Why Trump: An Israeli-American point of view

By Gideon

“I don’t understand it. How a college educated, intelligent  person like you, supports Trump?”

This is the reaction I get  from many people (including my daughter) when they hear that I support Trump.

It upsets me: The liberal media painted Trump as a racist, supported only by uneducated rednecks.

I’m not a racist. I don’t care if a wall is built or not on the Mexican border. I don’t want to see children of illegal immigrants deported back to Mexico. I hope that Trump will not keep this election promise.

At the same time, I’m an Israeli-American. After difficult eight years of US-Israel relationships, during the Obama administration, I want a change.

Trump wasn’t my first choice (I donated to Marco Rubio’s campaign). However, once Trump became the republican presidential nominee, and Clinton became the democratic presidential nominee, I had to make a decisions. I believe that Hillary Clinton would have been a good president for Israel. However, Clinton ran on the promise to continue Obama’s policies. Trump ran on the promise to improve the US support of Israel. I’m looking for a change in the US policy toward Iran, Syria, the Palestine authority, Turkey, etc. I think that Trump will be more pro-Israel on these issues.

It is 1:00 o’clock in the morning. Less than 24 hours passed since Donald Trump was elected  president. I’m slowly getting used to the idea that Trump, the underdog in the presidential race, actually won the election.

I reflect on the election season and my personal interaction with Israelis during this period. The following is my personal experience and observation.

At the height of the election season, in the first week of September, I was in Israel for the funeral of my mother. People came to visit during the shiva.They asked me about the US presidential election. My response was that I’m planning to vote for Trump. I spoke with many Israelis, the response was almost identical: People couldn’t believe that I support him. Trump’s perception, by Israelis I met, was identical to how he was perceived by American democrats, meaning, racist bully, etc.

I responded by making an observation that their opinion of Trump is distorted because the vast majority of the Israeli media is liberal, and that the media is feeding them a one-sided negative view of him.

I was surprised by the reaction. After the eight years of difficult relationship between the Obama administration, which Hillary Clinton was part of, I thought that Israelis would welcome the opportunity to change direction. After listening to them, I realized that Israelis were fed so much anti Trump propaganda that Hillary was seemed  like a better choice for Israel. I was the first person that these Israelis met, who told them something different about Trump.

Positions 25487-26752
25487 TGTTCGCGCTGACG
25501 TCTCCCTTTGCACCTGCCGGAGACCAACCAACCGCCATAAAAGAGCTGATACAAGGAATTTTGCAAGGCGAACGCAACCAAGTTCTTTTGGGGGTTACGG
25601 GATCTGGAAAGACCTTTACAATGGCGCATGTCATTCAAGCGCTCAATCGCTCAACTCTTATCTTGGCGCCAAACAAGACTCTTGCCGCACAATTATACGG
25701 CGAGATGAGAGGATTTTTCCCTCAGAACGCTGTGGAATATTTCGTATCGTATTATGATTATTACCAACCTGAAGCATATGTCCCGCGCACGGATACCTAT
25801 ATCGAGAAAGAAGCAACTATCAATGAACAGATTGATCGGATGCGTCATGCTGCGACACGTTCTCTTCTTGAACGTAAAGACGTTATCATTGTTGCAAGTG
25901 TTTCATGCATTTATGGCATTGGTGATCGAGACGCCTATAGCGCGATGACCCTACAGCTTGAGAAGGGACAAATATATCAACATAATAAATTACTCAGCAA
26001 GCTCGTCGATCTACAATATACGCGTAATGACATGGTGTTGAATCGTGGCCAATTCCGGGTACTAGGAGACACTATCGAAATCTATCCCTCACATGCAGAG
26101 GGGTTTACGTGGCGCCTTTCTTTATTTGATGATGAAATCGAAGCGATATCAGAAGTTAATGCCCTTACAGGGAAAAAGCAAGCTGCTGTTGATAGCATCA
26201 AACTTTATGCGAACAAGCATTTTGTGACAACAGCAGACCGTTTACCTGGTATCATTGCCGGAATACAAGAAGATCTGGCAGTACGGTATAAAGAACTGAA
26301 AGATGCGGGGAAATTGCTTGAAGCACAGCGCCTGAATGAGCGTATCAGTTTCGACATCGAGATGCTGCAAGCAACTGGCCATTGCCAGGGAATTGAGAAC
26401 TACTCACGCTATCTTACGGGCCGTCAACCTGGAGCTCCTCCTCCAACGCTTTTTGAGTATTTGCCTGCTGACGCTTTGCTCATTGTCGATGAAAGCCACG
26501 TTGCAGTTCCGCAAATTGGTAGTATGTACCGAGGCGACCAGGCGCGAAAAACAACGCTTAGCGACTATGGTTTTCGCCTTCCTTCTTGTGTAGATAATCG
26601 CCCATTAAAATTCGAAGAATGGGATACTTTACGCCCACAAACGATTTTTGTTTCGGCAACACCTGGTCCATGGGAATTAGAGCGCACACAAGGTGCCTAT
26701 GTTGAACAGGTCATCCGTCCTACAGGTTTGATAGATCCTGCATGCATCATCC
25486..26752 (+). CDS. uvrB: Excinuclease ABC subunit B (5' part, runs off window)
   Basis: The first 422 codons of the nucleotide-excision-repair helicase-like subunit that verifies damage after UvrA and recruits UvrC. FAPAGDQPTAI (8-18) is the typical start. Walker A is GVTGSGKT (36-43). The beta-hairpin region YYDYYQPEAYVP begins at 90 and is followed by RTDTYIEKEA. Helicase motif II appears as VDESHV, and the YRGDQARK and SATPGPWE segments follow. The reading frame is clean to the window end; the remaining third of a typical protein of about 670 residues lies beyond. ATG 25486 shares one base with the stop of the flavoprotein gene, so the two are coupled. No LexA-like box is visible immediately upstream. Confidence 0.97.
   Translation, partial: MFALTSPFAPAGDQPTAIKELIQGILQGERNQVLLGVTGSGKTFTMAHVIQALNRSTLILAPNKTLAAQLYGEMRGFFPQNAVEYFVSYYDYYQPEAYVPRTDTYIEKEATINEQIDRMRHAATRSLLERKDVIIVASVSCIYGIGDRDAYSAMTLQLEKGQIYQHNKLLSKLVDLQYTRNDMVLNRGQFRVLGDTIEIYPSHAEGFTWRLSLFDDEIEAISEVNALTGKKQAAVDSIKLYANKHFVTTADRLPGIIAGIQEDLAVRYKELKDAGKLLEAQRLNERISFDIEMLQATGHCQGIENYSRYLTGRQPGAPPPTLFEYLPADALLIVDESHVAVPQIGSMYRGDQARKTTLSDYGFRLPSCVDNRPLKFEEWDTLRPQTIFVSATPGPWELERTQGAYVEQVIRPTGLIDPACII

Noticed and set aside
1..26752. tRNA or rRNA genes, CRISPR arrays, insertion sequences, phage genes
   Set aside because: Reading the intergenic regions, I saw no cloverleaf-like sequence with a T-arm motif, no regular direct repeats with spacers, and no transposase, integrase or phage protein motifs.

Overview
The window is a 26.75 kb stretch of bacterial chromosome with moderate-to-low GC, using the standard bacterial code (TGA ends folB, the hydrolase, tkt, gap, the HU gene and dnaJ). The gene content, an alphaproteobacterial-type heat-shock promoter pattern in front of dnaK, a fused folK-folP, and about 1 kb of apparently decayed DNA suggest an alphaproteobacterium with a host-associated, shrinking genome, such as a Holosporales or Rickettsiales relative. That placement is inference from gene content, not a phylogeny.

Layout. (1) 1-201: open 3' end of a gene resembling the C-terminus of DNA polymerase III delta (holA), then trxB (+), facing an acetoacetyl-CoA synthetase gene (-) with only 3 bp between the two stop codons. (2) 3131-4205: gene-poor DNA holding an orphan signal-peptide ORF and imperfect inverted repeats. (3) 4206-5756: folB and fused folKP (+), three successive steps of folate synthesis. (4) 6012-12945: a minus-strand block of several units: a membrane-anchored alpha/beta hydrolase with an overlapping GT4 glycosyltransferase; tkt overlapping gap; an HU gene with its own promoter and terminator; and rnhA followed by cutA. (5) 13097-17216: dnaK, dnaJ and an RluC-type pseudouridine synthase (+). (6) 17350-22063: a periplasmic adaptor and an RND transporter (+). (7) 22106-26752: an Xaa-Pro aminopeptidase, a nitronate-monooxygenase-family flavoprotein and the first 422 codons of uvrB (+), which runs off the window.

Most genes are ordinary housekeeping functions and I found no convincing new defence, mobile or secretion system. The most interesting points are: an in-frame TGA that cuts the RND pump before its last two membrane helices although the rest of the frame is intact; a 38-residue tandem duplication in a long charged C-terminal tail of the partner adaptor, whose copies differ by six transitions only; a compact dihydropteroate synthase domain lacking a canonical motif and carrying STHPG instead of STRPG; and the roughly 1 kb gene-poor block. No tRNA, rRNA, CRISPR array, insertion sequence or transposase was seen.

I thought, how different from reality was the perception of most Americans about who Israelis preferred to see as the next US president. 

In the 2012 US presidential election, Netanyahu was clearly on the side of Mitt Romney. Obama never forgave him for that. Israel paid a price for interfering in the election.

In 2016 US presidential election, Netanyahy was very careful not to show a preference. Trump’s request to visit Israel during the election season was politely denied. Israel was not going to get in the middle this time.

Without signals in favor of Trump by Israeli leaders, and with the anti Trump coverage of the Israeli media, the only way for Israelis to get a more balanced view, was to read and listen to American media, which many Israeli do not do because of language barriers, and limited accessibility.

However, as the election got closer, many Israelis I know, began to change their opinion. The change was noticeable in What’sup  groups that I belong to. In the days before the election there was a significant pressure by our Israeli friends and family to influence the undecided voters to vote for Trump (mostly through phone calls). I’m not sure what brought the change. I know that it wasn’t the Israeli media. I follow it closely. Perhaps it was the influence of Israelis who live in America, and support Trump.

Last night, as I watched the election coverage on TV, I received two texts from relatives in Israel. Both were celebrating Trump’s victory. I can’t tell if it was because they knew that I supported Trump, or because the pubic opinion in Israel was now pro Trump.

In a What’sup conversation this morning, I received a more balanced response; some were happy, others were not. It was a similar reaction to what I’m hearing in America.

Trump had promised to relocate the US embassy to Jerusalem and to be tougher on Iran and its nuclear program. These are two election promises I expect him to keep.


Related articles:

Trump’s Foreign Policy – The Full Speech

The full speeches of the presidential candidates at AIPAC – The American Israel Public Affairs Committee

Is Israel the 51st State of the United States?



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